Teachers can involve students in various activities during a field trip, such as recording the names of plants and their unique features or comparing them by noting their similarities and differences. However, what happens after the field trip is equally important. Teachers must reinforce the students’ experiences through discussions, activities, and reading. They need to recognize the significance of post-field trip reflection and debriefing to maximize student interest and learning. Such activities encourage students’ natural curiosity and love for learning. Visiting botanical gardens can also help us appreciate the beauty and science of plants.  


Invite Guest Speakers 

It can be highly beneficial to invite plant scientists as guest speakers to school events and classes. They can talk about plants and share their experiences from the lab or field with young students. The objectives of inviting guest speakers to schools are to give students an opportunity to apply their classroom learning in real-life situations and to provide them with new experiences. This can help spark the students’ interest in plant science and inspire them while also allowing the scientists to act as role models for the students.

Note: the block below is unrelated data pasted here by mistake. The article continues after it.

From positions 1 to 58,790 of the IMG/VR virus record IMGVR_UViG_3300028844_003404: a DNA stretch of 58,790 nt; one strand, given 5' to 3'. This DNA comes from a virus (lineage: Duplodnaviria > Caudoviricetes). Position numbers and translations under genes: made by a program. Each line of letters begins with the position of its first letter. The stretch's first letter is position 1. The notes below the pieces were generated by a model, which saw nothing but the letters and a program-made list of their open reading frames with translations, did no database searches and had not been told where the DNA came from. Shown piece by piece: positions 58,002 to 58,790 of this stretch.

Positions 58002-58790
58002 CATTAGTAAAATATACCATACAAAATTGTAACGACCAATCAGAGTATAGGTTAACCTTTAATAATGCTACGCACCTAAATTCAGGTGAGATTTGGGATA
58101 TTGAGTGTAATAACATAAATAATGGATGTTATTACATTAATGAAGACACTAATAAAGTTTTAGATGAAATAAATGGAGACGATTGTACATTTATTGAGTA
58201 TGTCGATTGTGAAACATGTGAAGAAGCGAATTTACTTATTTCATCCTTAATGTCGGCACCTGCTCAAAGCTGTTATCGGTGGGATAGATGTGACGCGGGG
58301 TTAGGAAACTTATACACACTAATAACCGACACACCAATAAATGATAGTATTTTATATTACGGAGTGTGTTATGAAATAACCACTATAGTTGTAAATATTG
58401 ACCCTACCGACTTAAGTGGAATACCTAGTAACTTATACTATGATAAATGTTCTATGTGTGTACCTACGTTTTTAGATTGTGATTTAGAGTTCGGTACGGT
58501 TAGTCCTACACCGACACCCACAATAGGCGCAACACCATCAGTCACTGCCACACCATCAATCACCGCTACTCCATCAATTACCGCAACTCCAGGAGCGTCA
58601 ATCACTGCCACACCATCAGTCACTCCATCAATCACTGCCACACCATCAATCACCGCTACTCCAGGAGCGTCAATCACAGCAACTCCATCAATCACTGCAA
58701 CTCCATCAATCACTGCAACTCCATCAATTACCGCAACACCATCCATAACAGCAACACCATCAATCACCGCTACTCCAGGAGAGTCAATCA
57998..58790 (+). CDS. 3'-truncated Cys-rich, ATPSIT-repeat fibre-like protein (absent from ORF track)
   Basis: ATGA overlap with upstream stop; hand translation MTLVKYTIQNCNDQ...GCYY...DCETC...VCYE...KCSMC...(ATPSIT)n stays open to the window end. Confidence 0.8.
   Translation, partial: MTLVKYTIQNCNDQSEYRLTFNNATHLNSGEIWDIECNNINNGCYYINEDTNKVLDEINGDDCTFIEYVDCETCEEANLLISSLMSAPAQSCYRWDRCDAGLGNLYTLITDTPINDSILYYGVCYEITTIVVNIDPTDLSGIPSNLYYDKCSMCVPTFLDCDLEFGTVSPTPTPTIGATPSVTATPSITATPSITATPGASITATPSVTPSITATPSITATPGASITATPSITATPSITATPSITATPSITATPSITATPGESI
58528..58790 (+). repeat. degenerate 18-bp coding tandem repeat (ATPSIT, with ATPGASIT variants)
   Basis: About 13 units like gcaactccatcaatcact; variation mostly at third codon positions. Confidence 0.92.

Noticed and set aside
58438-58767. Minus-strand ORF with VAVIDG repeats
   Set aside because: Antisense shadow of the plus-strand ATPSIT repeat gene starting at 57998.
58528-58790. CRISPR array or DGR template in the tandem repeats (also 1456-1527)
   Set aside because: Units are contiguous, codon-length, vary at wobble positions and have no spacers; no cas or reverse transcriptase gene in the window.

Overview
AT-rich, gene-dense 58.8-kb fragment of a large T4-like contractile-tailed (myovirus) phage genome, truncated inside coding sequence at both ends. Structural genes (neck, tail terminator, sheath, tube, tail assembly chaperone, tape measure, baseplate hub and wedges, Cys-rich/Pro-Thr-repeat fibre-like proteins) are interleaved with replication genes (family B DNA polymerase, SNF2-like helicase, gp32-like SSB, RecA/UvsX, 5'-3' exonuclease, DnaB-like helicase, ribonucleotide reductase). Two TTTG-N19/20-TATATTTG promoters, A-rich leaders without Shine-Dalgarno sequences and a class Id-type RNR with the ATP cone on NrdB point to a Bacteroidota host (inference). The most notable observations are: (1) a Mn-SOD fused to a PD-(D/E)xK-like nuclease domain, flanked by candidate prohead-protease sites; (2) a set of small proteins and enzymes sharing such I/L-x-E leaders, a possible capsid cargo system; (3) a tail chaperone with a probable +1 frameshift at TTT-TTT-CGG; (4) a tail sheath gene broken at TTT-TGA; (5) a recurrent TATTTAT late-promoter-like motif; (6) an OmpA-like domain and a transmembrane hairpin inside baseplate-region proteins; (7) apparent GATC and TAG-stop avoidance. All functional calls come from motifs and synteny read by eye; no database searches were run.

Although concepts in plant science may be difficult to understand, it is important to ensure that they are taught in an exciting and engaging way in order to help elementary school students appreciate the subject.  

Teachers should not feel limited in their approach and should be creative in the strategies they employ.  

Children who learn about plants at an early age can develop a higher level of curiosity, which can encourage them to explore their surroundings further. 



  1. Behrendt, M., & Franklin, T. (2014). A review of research on school field trips and their value in education. International Journal of Environmental and Science Education, 9(3), 235-245.